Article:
Alas, Primero dorms are gone, though not lamented: they had no A/C and had antiquated heaters; gone also are both of those shrubs. In my mind's eye I can still see each one, more than 35 years later. As a nascent student of horticulture, anything with an aroma like that would distract me as I crossed campus. My bike got totaled, and then stolen, within a month of my arrival here, so I gave up on bicycles. I was a pedestrian on campus for all of my student years, which enabled me to see the plants close up that 99% of the students whizzed past.

Recently the orange variety came through my store for the first time I can remember. Osmanthus fragrans 'Aurantiacus'is the official name. "Fragrans" is self-explanatory, and "Aurantiacus" is Latin for orange. This Osmanthus species is native to Asia; flowers are used in tea, jam, and liquor and various Asian dishes.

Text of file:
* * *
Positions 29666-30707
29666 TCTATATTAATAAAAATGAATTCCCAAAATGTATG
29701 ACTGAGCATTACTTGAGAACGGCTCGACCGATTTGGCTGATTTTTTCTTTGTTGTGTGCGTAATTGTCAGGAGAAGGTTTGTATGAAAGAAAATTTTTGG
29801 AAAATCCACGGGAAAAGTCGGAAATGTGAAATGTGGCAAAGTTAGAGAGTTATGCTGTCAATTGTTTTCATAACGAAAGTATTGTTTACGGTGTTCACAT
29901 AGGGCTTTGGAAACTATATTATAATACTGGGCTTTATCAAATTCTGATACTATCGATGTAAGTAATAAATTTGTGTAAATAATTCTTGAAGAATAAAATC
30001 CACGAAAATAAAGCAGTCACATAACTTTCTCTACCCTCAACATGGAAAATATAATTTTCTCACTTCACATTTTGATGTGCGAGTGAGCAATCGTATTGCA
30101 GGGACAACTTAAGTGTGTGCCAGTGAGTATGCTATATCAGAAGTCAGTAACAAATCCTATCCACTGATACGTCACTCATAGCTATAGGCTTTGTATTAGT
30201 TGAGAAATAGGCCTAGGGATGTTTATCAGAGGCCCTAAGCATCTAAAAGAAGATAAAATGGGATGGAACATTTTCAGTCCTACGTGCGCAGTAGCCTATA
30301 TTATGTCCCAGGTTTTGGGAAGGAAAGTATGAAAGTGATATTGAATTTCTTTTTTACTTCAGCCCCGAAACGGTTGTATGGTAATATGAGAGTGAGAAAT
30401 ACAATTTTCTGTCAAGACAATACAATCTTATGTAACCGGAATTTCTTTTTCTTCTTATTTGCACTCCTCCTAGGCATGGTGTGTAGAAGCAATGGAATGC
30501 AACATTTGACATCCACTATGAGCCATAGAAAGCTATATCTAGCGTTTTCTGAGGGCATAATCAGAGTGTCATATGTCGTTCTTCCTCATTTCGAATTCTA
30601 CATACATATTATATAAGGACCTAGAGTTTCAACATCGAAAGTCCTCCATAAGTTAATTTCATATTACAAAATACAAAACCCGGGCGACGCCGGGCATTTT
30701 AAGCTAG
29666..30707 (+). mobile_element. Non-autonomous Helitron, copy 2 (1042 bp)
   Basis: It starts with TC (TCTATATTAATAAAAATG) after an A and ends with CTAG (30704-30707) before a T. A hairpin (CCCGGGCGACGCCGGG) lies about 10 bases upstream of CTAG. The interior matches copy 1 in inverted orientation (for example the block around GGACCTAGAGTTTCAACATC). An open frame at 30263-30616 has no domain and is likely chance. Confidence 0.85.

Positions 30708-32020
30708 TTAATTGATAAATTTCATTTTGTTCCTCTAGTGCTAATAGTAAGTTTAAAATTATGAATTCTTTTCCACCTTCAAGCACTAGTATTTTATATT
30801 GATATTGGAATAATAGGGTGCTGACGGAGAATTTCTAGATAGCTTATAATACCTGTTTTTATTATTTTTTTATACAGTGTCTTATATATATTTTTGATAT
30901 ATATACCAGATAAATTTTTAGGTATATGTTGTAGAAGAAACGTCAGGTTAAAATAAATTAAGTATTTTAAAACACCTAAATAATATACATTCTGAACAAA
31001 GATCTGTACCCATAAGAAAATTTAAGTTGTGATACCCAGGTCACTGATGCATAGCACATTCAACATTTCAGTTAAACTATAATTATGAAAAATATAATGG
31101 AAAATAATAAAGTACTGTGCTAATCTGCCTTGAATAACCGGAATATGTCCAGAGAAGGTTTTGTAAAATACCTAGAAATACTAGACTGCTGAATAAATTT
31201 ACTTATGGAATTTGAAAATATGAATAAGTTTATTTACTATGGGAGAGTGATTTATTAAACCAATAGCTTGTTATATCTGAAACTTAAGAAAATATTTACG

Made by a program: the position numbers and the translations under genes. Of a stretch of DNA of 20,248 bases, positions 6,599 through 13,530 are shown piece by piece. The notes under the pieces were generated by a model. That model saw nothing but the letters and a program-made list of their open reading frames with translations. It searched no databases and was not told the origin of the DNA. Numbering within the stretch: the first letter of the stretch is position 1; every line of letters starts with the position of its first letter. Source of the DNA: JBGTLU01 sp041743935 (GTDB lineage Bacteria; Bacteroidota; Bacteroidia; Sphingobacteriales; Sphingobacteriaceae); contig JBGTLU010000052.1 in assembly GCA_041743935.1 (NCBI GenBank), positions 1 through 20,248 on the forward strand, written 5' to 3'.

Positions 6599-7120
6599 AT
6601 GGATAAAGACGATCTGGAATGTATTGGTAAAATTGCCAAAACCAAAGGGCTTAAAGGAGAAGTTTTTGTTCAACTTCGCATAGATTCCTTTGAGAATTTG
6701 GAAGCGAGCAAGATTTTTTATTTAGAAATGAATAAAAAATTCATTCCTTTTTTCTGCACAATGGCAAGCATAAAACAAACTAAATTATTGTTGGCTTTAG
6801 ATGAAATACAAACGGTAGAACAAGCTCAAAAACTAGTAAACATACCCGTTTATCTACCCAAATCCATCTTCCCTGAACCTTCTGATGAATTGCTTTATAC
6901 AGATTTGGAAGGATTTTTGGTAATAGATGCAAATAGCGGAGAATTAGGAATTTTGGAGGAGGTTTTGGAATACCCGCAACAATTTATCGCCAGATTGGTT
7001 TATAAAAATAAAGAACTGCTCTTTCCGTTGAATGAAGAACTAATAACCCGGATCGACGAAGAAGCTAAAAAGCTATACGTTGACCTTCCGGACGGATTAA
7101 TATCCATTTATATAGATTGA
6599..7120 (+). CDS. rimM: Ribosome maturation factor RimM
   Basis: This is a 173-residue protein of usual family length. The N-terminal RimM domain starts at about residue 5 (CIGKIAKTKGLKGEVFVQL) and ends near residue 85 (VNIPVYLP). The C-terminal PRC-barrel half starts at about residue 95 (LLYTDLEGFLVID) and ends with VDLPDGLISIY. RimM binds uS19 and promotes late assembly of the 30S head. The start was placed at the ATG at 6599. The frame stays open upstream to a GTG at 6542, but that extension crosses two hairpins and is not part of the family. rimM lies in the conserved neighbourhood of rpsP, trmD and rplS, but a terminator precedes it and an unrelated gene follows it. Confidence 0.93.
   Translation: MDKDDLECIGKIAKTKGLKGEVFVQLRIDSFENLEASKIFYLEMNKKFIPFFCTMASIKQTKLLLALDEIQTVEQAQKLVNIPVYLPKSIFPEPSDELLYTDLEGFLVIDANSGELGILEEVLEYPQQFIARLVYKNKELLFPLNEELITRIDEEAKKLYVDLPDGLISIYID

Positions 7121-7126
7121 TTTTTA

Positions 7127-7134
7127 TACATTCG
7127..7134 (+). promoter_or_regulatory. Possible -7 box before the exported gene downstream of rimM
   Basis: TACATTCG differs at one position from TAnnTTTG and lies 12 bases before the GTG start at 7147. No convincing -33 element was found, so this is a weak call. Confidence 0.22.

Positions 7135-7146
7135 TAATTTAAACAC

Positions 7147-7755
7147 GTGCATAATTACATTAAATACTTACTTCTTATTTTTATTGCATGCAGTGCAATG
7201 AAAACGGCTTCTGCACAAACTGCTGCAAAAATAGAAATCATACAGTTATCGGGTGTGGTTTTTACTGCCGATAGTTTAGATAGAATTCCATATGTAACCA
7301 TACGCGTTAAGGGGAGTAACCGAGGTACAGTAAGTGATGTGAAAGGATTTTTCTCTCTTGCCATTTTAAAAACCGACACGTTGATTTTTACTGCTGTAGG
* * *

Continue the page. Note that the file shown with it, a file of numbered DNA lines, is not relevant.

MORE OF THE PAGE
The flowers of 'Aurantiacus' are pumpkin-orange, appear mostly in autumn, and each flower is only about one-quarter inch. Not spectacular, but it would be difficult to overstate the powerful fragrance of these tiny flowers. Everyone who walked by the evergreen shrub raved about the scent. As with many fragrant flowers, the volatile oils evaporate and drift several feet from the plant.

Common O. fragrans is readily available, but 'Aurantiacus' is hard to propagate and very rare in the trade. I don't know how this grower produced it, and as soon as they released their small crop it was gone. Both grow with an open habit, at a moderate pace of 2 to 3 feet a year, ultimately becoming ten to fifteen feet tall with about half that spread. They tolerate sun, but look best with protection from the hottest sun of the afternoon, and will also grow and bloom in bright shade.

Osmanthus is just one of many easy landscape shrubs providing rich fragrance without special attention. In fact, along with certain perennials and annuals, it is possible to plant a garden of easy plants for fragrance year-around. Here are some choices, sorted by season of bloom.